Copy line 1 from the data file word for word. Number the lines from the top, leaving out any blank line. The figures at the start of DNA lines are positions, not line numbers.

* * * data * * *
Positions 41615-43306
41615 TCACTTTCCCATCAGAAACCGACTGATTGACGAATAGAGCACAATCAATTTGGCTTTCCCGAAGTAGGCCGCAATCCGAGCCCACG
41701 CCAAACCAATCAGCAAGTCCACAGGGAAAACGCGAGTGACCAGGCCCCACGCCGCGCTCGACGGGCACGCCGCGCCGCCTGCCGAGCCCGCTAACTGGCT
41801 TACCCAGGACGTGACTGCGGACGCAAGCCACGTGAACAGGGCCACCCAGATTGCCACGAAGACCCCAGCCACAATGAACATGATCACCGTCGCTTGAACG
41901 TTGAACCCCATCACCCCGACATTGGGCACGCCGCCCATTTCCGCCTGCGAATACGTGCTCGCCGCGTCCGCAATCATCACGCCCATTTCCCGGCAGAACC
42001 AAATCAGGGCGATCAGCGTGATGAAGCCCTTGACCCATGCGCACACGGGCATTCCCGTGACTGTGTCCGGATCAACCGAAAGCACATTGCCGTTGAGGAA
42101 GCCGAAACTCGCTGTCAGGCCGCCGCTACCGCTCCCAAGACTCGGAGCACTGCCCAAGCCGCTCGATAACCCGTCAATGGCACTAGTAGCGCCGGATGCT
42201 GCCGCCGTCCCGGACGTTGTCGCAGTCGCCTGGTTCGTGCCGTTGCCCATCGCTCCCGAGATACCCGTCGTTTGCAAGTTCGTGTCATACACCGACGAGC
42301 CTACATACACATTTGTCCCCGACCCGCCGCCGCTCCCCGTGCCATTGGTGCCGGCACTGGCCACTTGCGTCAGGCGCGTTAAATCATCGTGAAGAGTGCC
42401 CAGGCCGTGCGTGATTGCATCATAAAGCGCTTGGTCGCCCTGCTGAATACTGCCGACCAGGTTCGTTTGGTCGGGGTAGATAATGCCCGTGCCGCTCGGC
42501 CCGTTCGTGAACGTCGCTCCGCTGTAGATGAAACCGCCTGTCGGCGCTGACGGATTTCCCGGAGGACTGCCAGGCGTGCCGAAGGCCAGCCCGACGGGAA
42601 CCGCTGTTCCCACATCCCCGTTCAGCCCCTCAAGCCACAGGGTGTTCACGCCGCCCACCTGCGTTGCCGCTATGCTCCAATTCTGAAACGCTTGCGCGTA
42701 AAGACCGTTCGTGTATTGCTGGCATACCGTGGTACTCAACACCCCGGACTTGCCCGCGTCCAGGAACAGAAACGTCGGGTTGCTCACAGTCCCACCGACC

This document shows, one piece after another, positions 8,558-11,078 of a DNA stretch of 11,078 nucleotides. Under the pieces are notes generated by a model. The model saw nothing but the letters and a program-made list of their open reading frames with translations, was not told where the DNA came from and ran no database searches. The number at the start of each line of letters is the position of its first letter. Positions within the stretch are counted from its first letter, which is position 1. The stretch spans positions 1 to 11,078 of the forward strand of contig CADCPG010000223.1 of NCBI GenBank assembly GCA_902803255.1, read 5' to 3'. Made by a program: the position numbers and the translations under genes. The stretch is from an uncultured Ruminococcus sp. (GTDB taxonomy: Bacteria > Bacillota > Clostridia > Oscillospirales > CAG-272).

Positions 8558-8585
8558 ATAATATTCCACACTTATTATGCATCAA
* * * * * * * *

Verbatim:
Positions 41615-43306